Over 20 years of support for Waiuku families
The Waiuku Family Support Network Community Trust, based in Queen Street, began as the brainchild of Sue Ushaw and Jeanette Cooper in 1987, when they saw a need for a service which could put local people in touch with support and aid agencies, as well as providing practical advice on dealing with government departments.
Today, the centre provides not only those services, but has two professional counsellors, a registered community support worker, and a dedicated team of volunteers.
New manager Jessica Timmins, says the centre has a very good reputation, and being the only service of its kind in Waiuku and the Awhitu Peninsula, is very much in demand. Jessica, who was previously with Pathways in Manukau, (a community-based health and wellness service), says there is a lot more to the centre than people’s perception and it offers services that encompass the wider community.
“Our focus is on working together as a team to help families and individuals in the region.
“For example, we have a registered, professional community support worker who works with families to help them deal with family violence or anger issues, and we offer confidential counselling for many different situations.
“Our role is to offer support to people in our community, and if we can’t offer a service that they need, we can advise them of what services are available.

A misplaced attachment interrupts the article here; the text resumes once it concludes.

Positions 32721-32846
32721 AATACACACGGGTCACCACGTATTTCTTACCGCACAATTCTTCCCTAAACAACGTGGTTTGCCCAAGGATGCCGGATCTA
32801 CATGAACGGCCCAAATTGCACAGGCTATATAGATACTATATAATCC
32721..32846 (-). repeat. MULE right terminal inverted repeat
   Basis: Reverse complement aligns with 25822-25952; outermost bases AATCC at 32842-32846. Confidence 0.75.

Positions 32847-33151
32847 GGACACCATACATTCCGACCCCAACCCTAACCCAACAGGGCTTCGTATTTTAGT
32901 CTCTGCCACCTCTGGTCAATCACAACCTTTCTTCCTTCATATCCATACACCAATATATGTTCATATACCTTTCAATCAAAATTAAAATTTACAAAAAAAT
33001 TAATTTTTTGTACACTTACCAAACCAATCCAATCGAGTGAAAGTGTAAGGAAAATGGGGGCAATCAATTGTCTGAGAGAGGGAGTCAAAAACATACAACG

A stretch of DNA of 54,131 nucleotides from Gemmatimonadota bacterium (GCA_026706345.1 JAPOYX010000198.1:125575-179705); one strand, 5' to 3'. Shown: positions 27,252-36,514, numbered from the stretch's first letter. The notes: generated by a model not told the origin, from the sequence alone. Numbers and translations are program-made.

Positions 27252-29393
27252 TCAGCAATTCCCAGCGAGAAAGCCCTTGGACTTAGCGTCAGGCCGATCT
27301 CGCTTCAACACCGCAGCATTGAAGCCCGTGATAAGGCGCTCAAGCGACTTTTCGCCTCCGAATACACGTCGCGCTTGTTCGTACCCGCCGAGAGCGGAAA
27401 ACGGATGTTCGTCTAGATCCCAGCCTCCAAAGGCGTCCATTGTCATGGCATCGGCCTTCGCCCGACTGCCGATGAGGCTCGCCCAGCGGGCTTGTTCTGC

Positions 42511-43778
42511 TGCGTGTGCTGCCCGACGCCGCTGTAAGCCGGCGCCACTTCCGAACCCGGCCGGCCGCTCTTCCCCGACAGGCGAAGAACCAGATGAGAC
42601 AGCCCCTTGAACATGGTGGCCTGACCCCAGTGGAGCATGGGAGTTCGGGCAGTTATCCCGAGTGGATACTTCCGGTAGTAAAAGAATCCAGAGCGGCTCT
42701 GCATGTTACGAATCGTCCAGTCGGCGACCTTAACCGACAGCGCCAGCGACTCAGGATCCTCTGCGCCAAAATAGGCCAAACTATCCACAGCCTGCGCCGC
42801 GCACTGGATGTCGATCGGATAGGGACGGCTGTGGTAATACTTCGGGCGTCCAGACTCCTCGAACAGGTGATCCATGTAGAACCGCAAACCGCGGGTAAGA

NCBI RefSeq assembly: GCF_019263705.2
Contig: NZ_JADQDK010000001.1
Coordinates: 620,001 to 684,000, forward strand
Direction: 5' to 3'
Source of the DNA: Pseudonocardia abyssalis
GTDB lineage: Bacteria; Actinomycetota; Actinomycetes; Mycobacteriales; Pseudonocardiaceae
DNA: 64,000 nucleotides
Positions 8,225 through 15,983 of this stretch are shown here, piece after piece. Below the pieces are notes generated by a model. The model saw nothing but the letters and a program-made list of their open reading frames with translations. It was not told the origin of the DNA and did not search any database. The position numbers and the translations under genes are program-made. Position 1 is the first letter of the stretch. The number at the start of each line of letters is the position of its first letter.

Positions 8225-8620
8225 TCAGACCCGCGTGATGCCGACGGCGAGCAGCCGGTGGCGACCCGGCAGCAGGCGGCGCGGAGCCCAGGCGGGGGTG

Many of our services are free to the community.
“Our volunteers are highly trained, and confidentiality is absolutely important. If people are feeling they have problems that they need help with, whether it be financial, emotional or familyrelated, I would urge them to give us a call and see how we can help.”
The Waiuku Family Support Network Community Trust is keen to attract more volunteers, and among the longest-serving are Gay Bayfield and Colleen May, Gay having been part of the agency since 1999.
Gay and Colleen say it’s rewarding being able to help their community.
Volunteering can be arranged to fit in with your lifestyle and the hours you are available. The Centre is always looking for donations of good quality baby clothes, school uniforms, manchester and towels, while food donations are usually referred to Foodbank.
After more than 20 years of serving Waiuku and the Peninsula, the Waiuku Family Support Network Community Trust is only getting stronger, moving with the times and remaining relevant and necessary to this community. Since you’re here… we have a small favour to ask. More and more people want the Post than ever but advertising revenues across the media are falling fast. And unlike many news organisations, we haven’t put up a paywall – we want to keep our journalism as open as we can. So you can see why we need to ask for your help. The Post’s independent, investigative journalism takes a lot of time, money and hard work to produce. With investigative reporting, we often don't know at the beginning how a story will unfold and how long it might take to uncover. This can mean it is costly – particularly as we often face legal threats that attempt to stop our reporting. But we remain committed to raising important questions and exposing wrongdoing. And we do it because we believe our perspective matters – because it might well be your perspective, too. If everyone who reads our reporting, who likes it, helps to support it, our future would be much more secure. For as little as NZ$5, you can support the Post – and it only takes a minute. Thank you. Support The Post